Culture Care: Reconnecting with Beauty for Our Common Life

Reviewed by:

G. Connor Salter, Professional Writing alumnus from Taylor University, Upland, IN.


Culture Care: Reconnecting with Beauty for Our Common Life


Makoto Fujimura (foreword by Mark Labberton)


InterVarsity Press

Publication Date:

January 14, 2017




160 pages


Cultures need to be more than maintained; they must be nourished. Since everyone on some level makes and partakes of cultural products, this means, as Makoto Fujimura writes in an early chapter, “culture care is for everyone.” Fujimura leads readers through principles that cultivate beauty, passion, and communal relationships. He particularly considers how artists (storytellers, painters, etc.) can follow these principles, but always emphasizes that making good culture is a communal activity. He also notes the need for artists who now how to live in both Christian and secular contexts, who can go back and between different cultures and create bridges. In doing so, he shows Christians how to move from a culture war mentality to something healthier, more holistic and nourishing.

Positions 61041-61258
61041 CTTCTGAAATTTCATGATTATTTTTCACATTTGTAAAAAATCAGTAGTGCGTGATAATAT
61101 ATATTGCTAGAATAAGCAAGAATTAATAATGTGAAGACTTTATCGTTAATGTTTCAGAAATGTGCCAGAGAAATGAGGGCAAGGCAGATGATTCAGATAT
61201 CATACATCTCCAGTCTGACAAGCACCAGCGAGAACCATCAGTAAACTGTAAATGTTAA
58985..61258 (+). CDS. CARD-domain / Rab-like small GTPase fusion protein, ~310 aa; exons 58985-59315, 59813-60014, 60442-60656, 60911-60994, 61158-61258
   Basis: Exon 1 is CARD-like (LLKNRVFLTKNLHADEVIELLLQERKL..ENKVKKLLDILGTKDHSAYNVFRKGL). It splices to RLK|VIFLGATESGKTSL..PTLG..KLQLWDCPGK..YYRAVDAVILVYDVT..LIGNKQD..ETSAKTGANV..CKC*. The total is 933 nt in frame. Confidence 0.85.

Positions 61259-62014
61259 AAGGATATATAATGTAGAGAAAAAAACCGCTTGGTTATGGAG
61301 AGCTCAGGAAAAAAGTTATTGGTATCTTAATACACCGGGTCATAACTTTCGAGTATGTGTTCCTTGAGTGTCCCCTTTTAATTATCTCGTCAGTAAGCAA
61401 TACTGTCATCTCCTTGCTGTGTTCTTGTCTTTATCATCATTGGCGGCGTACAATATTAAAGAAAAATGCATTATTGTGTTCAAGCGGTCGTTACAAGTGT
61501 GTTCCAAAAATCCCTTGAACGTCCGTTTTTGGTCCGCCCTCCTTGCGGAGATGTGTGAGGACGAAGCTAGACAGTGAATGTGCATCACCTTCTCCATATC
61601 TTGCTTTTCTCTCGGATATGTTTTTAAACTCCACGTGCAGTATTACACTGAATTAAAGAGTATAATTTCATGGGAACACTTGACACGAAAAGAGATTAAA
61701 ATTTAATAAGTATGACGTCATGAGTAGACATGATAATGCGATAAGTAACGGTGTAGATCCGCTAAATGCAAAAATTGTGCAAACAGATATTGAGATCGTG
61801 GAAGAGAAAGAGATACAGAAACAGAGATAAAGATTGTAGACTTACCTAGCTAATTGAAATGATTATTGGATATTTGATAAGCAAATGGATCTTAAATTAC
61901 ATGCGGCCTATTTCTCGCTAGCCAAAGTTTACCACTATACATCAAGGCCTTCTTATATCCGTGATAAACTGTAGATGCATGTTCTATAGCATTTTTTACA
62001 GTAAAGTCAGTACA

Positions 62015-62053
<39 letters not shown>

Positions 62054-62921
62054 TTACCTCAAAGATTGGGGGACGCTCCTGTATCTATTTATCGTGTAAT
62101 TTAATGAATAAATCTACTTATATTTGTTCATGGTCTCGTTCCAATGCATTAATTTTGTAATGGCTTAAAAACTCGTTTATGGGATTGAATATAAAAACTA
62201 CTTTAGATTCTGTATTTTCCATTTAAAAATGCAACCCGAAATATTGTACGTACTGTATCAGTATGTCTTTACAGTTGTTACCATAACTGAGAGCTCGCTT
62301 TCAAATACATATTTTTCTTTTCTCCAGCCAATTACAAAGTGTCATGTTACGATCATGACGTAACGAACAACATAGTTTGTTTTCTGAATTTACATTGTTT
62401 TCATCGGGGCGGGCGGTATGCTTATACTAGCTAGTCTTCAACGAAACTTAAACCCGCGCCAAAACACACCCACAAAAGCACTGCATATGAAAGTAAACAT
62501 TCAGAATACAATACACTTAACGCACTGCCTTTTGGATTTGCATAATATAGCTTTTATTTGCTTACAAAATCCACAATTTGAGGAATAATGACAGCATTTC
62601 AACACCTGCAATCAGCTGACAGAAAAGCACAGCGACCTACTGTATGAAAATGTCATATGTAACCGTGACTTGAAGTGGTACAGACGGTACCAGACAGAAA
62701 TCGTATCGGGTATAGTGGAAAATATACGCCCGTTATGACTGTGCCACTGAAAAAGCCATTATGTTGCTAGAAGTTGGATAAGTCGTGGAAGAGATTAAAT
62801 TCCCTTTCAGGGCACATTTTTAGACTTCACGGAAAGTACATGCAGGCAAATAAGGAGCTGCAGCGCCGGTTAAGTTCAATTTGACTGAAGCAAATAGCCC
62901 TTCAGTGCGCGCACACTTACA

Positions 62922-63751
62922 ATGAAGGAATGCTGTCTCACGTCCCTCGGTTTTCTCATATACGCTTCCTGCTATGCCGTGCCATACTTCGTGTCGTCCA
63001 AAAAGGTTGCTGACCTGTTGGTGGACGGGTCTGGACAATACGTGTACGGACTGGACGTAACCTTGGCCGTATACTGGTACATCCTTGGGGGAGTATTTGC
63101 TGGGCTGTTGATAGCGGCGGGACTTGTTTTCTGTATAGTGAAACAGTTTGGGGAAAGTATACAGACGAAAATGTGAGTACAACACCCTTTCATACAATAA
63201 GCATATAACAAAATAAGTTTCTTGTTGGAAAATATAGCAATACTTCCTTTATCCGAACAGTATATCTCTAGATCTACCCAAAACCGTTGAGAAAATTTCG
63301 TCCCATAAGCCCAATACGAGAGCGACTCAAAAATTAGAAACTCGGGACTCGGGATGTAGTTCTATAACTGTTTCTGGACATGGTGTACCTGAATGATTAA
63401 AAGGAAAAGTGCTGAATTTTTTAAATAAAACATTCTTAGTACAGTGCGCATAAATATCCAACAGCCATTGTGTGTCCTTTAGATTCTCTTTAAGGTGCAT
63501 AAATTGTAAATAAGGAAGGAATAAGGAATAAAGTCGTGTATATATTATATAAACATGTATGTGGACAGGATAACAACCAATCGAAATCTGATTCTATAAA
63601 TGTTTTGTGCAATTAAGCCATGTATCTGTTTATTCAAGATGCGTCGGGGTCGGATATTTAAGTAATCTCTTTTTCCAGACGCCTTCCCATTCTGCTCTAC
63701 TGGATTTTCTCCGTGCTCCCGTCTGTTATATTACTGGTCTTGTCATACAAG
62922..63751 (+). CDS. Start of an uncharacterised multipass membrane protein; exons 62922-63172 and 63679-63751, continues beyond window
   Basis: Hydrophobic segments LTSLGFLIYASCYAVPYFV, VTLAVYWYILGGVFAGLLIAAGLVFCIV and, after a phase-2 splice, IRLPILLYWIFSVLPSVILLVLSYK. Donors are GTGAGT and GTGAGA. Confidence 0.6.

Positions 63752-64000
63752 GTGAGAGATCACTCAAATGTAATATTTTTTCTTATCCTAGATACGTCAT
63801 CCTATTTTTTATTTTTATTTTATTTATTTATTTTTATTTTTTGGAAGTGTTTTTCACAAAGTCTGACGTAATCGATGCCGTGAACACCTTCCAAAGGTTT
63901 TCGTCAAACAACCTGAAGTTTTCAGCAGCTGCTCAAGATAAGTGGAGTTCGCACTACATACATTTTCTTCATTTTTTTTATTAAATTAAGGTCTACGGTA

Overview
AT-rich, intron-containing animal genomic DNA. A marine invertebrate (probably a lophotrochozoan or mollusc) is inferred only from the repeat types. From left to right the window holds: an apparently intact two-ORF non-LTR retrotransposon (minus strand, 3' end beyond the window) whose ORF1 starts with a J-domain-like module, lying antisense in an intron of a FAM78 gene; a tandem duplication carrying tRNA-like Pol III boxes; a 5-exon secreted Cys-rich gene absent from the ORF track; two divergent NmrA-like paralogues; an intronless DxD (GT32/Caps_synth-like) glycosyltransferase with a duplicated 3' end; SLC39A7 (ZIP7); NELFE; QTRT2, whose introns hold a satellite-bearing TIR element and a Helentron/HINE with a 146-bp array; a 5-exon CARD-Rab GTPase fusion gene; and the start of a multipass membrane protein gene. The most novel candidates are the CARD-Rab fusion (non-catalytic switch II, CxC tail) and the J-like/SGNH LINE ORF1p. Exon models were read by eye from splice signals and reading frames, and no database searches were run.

Fujimura is not only a writer, but also a painter. As such, he’s had to deal with many of the practical and philosophical struggles he describes. This is particularly true when he talks about living in the thin space between multiple cultures, a role he’s played both as an artist and as someone who is Japanese-American. As a result, the book keeps a good balance between the philosophical and the practical. Fujimura considers many big ideas and uses some scholarly research, but he never becomes too abstract. The result is a book with both great applications and highly perceptive insights.

A wonderful look at how to faithfully practice community, art and faith.


Rating (1 to 5 stars)

5 stars

Suggested Audience

Christians interested in the arts or how to develop churches that support artists as well as everyone else.

Christian Impact

Fujimura goes above many of the little concerns American Christians have about good art to focus on the big question: how do you create a vision for doing art in a way that honors God and also build art-loving communities that honor God? By describing what that vision can look like, Fujimura empowers believers to think deeply and passionately about their talents and what they’re doing to build up other believers.

Harry Potter Collection (Harry Potter, #1-6)


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